MOVIE REVIEW- Unfilmable? <i>Watchmen </i>thrills fans, confuses the rest
There are two kinds of people in the world: "Watchdawgs," or whatever the out-and-proud geeks who are familiar with the Watchmen comic books/graphic novel call themselves; and "Watchvirgins" like myself.
Unlike most polar opposites– male and female, Democrat and Republican, Israeli and Palestinian– the twain shall meet this weekend, when Zack Snyder's (300) adaptation of the "unfilmable" tale occupies every available multiplex screen as 2009's first designated blockbuster.
Who will leave happy? A thoroughly unscientific poll after a preview screening found geeks anywhere from pleased to over-the-moon with the movie, while the rest of us– well, I was the only one I could find.
Since the fanboys have their own expectations, their own yardsticks and their own grapevines, this review is intended for people like me who have heard, perhaps read some of the hype, but are basically going in cold in hopes of being entertained by the movie.
You'll come away wishing you had done more advance research. That means Watchmen breaks one of my cardinal rules, that a movie should be self-contained, giving viewers all the information they need to appreciate it. (There are exceptions, such as sequels no one is likely to see without having seen the originals.)
The Watchmen (and Watchwoman) are superheroes, but most of them have no superpowers, which makes them garden variety costumed vigilantes. They couldn't use powers if they had them, because in the story's alternate version of 1985 these outlaw-fighters have been outlawed. President Richard Nixon (Robert Wisden) is in his fifth term by 1985, having won the Vietnam War by using Dr. Manhattan/Jon Osterman (Billy Crudup) as his secret weapon.
Superpowered as the result of an accident in a research lab, Dr. Manhattan can teleport people and things at will or take them apart and put them back together with his mind. He can also blow himself up to about 10 times normal size. Oh, and he's bright blue and usually naked, except when he occasionally puts his schlong in a thong.
Though his friends call him Jon he's unable to switch out of his Dr. Manhattan persona. He lives with a second generation superhero, Silk Spectre II/Laurie Jupiter (Malin Akerman), whose mother, Silk Spectre/Sally Jupiter (Carla Gugino) is an alcoholic who was part of an earlier vigilante group, the Minutemen.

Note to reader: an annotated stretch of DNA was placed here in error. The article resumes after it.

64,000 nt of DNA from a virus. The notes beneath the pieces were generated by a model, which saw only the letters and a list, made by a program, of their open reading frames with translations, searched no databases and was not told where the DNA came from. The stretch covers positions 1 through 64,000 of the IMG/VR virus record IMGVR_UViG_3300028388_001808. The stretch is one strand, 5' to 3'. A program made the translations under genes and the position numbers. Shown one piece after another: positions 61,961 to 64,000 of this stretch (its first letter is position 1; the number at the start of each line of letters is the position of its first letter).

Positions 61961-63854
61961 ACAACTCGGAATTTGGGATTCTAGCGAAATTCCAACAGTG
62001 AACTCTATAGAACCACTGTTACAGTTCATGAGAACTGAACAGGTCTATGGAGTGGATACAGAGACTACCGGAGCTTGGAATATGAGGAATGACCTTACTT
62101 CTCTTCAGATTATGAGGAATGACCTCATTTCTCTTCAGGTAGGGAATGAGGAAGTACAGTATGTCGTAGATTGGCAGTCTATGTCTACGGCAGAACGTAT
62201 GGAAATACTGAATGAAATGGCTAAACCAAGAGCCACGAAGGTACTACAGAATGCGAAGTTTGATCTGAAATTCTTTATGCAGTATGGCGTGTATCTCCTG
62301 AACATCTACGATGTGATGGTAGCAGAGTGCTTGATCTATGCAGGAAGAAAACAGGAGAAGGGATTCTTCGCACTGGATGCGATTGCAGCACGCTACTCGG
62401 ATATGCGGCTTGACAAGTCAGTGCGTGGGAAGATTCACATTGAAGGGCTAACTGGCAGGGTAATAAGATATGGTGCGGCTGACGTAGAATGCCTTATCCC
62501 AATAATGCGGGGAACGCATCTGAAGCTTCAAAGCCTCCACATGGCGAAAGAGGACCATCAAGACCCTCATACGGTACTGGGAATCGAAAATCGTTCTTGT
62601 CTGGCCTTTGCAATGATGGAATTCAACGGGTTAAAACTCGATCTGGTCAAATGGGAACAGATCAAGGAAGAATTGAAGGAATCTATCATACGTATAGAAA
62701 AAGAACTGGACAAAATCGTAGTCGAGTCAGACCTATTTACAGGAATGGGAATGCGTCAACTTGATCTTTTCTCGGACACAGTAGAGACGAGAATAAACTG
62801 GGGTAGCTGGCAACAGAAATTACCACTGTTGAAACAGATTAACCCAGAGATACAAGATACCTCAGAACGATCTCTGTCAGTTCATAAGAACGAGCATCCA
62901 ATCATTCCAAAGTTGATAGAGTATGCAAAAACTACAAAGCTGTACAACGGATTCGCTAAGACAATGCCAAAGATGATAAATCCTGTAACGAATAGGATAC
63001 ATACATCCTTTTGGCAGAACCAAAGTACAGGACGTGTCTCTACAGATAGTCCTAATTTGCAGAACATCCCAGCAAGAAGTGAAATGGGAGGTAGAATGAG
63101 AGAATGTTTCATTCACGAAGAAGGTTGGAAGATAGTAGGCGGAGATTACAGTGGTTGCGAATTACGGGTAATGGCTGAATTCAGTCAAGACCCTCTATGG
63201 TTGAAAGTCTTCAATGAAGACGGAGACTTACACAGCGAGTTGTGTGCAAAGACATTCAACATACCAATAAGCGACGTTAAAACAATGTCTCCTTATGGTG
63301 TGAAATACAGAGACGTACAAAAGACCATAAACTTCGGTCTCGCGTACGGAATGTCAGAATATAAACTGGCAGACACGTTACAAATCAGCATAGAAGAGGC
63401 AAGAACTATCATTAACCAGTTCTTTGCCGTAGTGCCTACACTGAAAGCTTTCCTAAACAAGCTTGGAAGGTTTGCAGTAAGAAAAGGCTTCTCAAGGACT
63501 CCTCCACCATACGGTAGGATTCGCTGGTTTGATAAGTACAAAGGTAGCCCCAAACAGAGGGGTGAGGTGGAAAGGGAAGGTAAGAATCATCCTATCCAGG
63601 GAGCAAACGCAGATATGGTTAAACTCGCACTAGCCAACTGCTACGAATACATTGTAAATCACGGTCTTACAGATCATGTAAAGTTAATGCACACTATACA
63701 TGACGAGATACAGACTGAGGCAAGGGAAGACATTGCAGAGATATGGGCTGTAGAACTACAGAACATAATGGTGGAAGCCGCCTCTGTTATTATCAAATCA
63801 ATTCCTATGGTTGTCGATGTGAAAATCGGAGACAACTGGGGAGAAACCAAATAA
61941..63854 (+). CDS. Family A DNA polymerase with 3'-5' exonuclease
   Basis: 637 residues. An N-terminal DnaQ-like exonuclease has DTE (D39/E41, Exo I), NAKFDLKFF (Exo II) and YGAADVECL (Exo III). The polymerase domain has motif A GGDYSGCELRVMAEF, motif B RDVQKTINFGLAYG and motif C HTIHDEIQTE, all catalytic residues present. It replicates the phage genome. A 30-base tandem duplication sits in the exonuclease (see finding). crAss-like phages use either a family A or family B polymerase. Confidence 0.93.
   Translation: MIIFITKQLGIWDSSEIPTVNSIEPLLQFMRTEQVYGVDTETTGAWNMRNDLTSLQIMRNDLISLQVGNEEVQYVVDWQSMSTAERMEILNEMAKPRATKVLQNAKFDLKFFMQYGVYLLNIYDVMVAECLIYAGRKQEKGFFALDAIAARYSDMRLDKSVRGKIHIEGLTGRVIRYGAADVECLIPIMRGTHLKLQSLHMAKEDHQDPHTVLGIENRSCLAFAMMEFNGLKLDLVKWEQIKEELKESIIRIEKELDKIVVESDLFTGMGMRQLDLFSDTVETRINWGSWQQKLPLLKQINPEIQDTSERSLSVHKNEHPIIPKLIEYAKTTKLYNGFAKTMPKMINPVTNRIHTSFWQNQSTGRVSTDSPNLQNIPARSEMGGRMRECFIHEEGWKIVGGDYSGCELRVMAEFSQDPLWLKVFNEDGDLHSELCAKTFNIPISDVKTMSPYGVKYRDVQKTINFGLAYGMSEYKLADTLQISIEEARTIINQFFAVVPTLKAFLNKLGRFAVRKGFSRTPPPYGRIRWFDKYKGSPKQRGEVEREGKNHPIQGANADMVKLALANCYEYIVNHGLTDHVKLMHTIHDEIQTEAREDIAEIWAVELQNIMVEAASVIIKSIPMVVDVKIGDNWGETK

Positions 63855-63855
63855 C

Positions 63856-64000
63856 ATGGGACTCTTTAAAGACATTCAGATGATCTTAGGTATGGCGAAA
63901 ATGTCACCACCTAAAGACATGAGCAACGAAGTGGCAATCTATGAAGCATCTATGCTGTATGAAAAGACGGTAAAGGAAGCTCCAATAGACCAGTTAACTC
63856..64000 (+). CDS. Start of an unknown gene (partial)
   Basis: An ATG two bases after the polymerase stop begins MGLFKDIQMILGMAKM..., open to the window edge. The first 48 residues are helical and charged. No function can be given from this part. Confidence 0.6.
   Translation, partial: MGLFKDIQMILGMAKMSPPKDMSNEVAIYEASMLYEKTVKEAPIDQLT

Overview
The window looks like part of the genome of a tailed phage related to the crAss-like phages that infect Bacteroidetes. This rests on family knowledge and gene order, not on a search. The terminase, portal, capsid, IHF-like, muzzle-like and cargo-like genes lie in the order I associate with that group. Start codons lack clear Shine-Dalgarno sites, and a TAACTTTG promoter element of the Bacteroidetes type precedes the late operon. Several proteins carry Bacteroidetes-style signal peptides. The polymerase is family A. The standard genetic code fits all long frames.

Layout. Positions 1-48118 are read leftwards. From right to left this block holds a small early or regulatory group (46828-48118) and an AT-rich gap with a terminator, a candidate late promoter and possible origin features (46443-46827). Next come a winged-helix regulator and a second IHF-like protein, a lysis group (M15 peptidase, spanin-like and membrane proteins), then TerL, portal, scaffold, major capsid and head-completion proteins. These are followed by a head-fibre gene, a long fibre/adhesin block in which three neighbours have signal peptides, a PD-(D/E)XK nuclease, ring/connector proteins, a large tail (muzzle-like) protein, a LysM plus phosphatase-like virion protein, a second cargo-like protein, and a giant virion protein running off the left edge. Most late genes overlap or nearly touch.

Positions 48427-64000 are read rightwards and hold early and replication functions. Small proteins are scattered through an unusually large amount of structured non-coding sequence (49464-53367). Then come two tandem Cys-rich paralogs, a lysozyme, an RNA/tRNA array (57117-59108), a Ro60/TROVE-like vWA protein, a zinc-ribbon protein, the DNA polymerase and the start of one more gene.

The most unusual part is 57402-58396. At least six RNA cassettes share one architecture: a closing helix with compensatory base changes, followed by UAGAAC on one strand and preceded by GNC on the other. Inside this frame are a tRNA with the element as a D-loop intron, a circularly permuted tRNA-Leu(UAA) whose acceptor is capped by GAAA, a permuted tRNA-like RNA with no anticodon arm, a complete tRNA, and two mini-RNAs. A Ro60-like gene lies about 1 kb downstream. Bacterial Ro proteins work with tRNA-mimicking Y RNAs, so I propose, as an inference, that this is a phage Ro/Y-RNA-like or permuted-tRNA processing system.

Laurie's only other friend, and obviously waiting in the wings in case she and Jon break up, is Nite Owl II/Dan Dreiberg (Patrick Wilson). His owl costume looks suspiciously like a bat and he used to do his crimefighting in Archie, which functions as a flying Batmobile. (Oops!)
There are plenty of gaps in their individual and collective stories, which emerge gradually through flashbacks. The present events are narrated by Rorschach/Walter Kovacs (Jackie Earle Haley), who sounds like he's imitating Travis Bickel from Taxi Driver. With his face covered by a mask with constantly shifting patterns, he's still serious about cleaning up New York– deadly serious after someone kills The Comedian/Edward Blake (Jeffrey Dean Morgan), another survivor of the Minutemen.
"Maybe someone's pickin' off costumed heroes," Rorschach theorizes. "An attack on one is an attack on all of us." He's unable to arouse much enthusiasm from his cohorts, including Ozymandias/Adrian Veidt (Matthew Goode), the smartest and possibly richest man in the world.
All this unfolds in a world on the brink of nuclear war, with the Soviet Union preparing to invade Afghanistan. There's a cancer scare, too. There's a lot of paranoia in this movie, which shows that heroes are just like you and me, only more heroic. And sometimes they dress funny.
Except for the ending, the story is reportedly extremely faithful to the source novel. There was too much material to squeeze into a movie, even one running two and three-quarter hours; so Snyder and his adapters included what they could and put some more on a DVD to be sold separately.
Watchmen will make perfect sense to those who already know the whole story, while the rest of us can enjoy the visual effects and the film's highlights, which, except for Rorschach taking a Rorschach test, mostly involve sex and violence that put the "graphic" in "graphic novel."
The obvious aim is to stimulate a lot of repeat business, not just from people who like the movie but from those who are afraid to appear uncool by admitting they don't understand it.
They said Watchmen couldn't be filmed, and maybe they were right. Now they'll say the movie can't be sequelized, but Laurie addresses that in the final line: "Nothing ends. Nothing ever ends."#